“I intend to protect a free and open Internet, extend its reach to every classroom, and every community, and help folks build the fastest networks,” President Obama said.

Free Internet: is that too much to ask for? There are still Congressmen and Senators that insists on taxing Internet speed. However, true to his word, President Obama along with the Federal Communications Commission, are fully embracing and backing Title II of the Telecommunications Act to regulate Internet providers as common carriers.


As record setting temperatures continue to rise, President Obama directs his attention to Republicans when he calls for new policies to combat climate change. With increasing temperatures and China’s agreement to a commitment in decreasing pollution, 2015 appears to be the year for new laws to improve the planet’s environment.

“The Pentagon says that climate change poses immediate risks to our national security,” the president said. “We should act like it.”

Last year I would’ve argued against any environmental policies. But with China on board to make an effort and reduce pollution, now appears to be the best time to implement policies to slow climate change.

The struggle will be great but the benefits of safeguarding our environment for our generation, our children’s generation, and our grandchildren’s generation will outweigh the costs.

Foreign relations:

President Obama recently announced a new policy aimed to end the embargo with Cuba that spanned five decades and 10 presidents.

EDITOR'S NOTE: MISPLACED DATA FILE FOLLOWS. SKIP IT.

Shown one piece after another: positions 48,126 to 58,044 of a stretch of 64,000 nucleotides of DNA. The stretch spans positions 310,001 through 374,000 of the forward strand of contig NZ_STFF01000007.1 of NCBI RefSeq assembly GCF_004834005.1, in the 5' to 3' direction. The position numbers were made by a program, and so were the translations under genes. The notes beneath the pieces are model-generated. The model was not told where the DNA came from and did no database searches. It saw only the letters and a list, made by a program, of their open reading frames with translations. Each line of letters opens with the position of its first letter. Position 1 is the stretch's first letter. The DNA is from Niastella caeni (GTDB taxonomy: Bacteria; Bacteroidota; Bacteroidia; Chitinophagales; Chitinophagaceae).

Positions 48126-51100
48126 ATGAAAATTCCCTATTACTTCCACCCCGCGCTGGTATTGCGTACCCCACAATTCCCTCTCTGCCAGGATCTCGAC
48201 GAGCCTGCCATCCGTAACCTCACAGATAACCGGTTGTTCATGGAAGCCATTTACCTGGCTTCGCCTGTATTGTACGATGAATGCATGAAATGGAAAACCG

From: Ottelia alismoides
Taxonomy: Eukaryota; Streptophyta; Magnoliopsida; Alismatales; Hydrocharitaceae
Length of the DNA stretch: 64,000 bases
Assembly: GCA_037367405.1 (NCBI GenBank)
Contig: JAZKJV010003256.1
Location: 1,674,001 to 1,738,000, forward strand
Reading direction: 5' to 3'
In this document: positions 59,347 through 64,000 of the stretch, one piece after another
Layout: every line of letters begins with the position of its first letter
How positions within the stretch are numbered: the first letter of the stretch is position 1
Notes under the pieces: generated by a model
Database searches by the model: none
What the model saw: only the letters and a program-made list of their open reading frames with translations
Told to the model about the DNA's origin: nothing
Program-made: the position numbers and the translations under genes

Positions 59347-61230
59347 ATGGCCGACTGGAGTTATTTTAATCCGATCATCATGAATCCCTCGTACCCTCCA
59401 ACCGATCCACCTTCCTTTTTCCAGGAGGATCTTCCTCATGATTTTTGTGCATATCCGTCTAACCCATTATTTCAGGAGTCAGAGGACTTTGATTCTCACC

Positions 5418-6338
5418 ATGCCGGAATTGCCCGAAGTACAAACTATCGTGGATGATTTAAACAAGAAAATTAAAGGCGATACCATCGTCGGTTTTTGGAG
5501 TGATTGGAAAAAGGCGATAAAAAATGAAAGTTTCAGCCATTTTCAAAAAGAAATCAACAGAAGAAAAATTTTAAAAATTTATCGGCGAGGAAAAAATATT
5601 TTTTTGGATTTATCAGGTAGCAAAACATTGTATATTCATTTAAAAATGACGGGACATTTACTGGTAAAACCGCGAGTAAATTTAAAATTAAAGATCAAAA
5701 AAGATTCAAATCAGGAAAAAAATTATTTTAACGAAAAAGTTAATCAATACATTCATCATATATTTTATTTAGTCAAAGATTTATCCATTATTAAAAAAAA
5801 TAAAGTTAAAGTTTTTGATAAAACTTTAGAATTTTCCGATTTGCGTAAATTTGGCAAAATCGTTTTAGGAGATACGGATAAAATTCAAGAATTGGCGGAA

The proposal allows for greater economic and diplomatic opportunities between the United States and Cuba. Looser travel restrictions will allow for a limited number of Americans to do business in Cuba, but tourism remains locked. A re-opened U.S. embassy and an ambassador to the country signify the dawn of friendlier relations with the small island.

“Our shift in Cuba policy has the potential to end a legacy of mistrust in our hemisphere; removes a phony excuse for restrictions in Cuba; stands up for democratic values; and extends the hand of friendship to the Cuban people,” said Obama.

It’s about time. I always felt that the embargo on Cuba was a way of dealing with the problems of the communists’ regime, without actually dealing with it. You can’t ignore a problem, you have to solve it, and I’m happy to see that President Obama stepped up to the plate.

President Obama also threatened a veto if Congress passes sanctions on Iran while negotiations remain in progress to remove the country’s nuclear program. Congress grows impatient, but President Obama holds steadfast in his hopes for the negotiations to close.

“There are no guarantees that negotiations will succeed,” President Obama said. “And I keep all options on the table to prevent a nuclear Iran.”

We all know the power of a nuclear warhead, that’s why we want as few countries as possible to have them. If we can reduce the number of nuclear programs in the Middle East without firing a single bullet, I’m all for it.

There they are, the 4 issues that I found most important in President Obama’s SOTU address.

With only two more years in office, President Obama faces seemingly unconquerable obstacles. A Republican led Senate and House of Representatives confront the president, his ambitions, and his legacy.

In two years, we will find out how well he fared.

And in the words of the president: “Turn the page” for sports.